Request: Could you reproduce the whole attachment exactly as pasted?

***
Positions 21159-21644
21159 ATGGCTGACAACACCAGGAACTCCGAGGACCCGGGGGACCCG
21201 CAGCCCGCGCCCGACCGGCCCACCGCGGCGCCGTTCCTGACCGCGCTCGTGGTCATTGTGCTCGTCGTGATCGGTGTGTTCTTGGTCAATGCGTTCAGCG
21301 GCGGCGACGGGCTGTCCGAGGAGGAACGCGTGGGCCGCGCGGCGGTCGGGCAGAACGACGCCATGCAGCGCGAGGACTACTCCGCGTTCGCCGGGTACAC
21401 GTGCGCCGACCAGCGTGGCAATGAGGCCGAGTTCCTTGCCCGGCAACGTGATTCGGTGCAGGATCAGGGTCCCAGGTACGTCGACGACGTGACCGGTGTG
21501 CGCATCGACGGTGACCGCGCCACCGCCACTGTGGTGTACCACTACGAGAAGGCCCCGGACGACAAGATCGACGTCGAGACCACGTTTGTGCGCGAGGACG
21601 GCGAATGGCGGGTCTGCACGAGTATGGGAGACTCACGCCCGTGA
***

Positions 21159-21644
21159 ATGGCTGACAACACCAGGAACTCCGAGGACCCGGGGGACCCG
21201 CAGCCCGCGCCCGACCGGCCCACCGCGGCGCCGTTCCTGACCGCGCTCGTGGTCATTGTGCTCGTCGTGATCGGTGTGTTCTTGGTCAATGCGTTCAGCG
21301 GCGGCGACGGGCTGTCCGAGGAGGAACGCGTGGGCCGCGCGGCGGTCGGGCAGAACGACGCCATGCAGCGCGAGGACTACTCCGCGTTCGCCGGGTACAC
21401 GTGCGCCGACCAGCGTGGCAATGAGGCCGAGTTCCTTGCCCGGCAACGTGATTCGGTGCAGGATCAGGGTCCCAGGTACGTCGACGACGTGACCGGTGTG
21501 CGCATCGACGGTGACCGCGCCACCGCCACTGTGGTGTACCACTACGAGAAGGCCCCGGACGACAAGATCGACGTCGAGACCACGTTTGTGCGCGAGGACG
21601 GCGAATGGCGGGTCTGCACGAGTATGGGAGACTCACGCCCGTGA